The hugenormous hardcover of Jonathan Strange and Mr Norrell...

As for nonfiction: a Field Guide to Prehistoric Life (for those pesky time travel situations), Teach Yourself Esperanto, three Zecharia Sitchin books (omg there was a whole stack!!), a humorous history of England (promising to be short and bloody without "the boring bits"), and a book on the effects of language on evolution (I actually wrote a paper on the same subject in Anthropology class a year ago).

Kevin got about 400 Grisham and Crichton books. Yay!

Sunday, March 1, 2009

4.5 Book Weekend

Drowned Wednesday, Sir Thursday, Lady Friday, and Superior Saturday.

When I sat down with them all in a row like that my level of impressed with the series only grew. I read Garth Nix's Sabriel when I was much younger and found it incredible, the world he'd created, the magic in it, even though at the same time I found it sort of mopey. The Keys to the Kingdom series delivers on the magic, world building, and sheer too-much-fantasy-is-just-enough. Now I've got to wait until June (hopefully) for the last book in the series. Considering all the things left to tie up I'm thinking there might be another book after that... (What the sheer happy fantasy part of it reminds me of is the Abarat series)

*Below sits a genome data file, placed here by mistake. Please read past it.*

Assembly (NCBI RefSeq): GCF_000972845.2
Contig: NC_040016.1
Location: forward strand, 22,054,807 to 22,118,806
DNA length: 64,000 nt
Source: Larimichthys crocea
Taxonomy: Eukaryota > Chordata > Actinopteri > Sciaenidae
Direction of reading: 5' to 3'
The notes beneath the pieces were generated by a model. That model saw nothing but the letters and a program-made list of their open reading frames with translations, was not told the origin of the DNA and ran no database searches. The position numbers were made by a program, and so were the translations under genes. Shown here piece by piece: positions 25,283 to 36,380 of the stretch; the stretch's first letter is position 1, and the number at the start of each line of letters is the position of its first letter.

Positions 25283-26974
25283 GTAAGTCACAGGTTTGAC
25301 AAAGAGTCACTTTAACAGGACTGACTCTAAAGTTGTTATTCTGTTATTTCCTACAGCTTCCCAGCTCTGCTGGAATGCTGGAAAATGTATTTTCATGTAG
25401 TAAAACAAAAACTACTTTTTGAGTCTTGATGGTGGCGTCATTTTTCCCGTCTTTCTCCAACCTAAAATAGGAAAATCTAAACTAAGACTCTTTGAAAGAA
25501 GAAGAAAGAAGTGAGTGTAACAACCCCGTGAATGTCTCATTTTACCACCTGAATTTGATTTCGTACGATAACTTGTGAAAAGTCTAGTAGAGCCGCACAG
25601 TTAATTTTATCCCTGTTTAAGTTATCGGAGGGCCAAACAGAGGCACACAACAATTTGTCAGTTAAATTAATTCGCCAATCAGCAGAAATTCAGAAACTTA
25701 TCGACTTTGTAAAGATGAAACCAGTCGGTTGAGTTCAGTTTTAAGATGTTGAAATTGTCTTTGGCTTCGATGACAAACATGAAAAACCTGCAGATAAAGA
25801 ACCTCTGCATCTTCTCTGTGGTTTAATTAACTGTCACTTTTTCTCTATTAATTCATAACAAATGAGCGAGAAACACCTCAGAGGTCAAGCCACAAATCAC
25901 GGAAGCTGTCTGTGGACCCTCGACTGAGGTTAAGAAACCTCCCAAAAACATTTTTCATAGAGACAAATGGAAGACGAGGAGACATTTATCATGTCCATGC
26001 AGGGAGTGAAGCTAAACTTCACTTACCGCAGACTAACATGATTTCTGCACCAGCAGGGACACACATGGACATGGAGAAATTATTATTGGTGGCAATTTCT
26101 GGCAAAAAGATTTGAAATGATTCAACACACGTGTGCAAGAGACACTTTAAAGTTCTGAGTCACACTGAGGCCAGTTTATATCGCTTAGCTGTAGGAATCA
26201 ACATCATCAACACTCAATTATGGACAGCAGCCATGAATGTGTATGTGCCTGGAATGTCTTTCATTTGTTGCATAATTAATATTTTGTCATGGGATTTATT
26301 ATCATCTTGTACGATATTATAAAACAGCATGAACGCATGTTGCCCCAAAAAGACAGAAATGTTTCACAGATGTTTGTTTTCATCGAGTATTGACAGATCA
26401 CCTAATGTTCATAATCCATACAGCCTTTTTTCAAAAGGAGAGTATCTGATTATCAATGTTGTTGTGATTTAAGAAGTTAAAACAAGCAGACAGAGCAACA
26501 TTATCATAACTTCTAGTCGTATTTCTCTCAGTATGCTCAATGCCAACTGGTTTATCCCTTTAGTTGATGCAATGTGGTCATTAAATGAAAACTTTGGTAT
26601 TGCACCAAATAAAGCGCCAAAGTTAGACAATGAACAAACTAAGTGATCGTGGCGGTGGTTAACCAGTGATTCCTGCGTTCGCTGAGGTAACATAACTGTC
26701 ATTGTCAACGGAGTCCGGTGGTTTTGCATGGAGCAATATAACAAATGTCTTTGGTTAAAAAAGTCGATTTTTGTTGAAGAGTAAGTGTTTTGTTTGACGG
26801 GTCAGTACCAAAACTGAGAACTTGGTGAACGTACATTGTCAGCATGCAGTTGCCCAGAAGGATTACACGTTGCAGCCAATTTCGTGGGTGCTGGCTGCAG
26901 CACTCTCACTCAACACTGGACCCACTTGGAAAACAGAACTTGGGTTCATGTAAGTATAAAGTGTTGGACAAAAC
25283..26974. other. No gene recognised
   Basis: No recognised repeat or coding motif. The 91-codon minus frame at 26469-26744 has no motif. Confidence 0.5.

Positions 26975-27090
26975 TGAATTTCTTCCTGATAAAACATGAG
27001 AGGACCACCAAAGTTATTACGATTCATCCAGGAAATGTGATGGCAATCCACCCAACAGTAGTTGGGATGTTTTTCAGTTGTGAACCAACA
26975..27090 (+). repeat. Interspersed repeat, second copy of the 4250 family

(both series are supposed to have sequels this summer. yay!)

Started in on Kirith Kirin which I got by inter library loan. It's really pretty good.

Oh, and the Cobb County Library Book Sale is coming up this next weekend.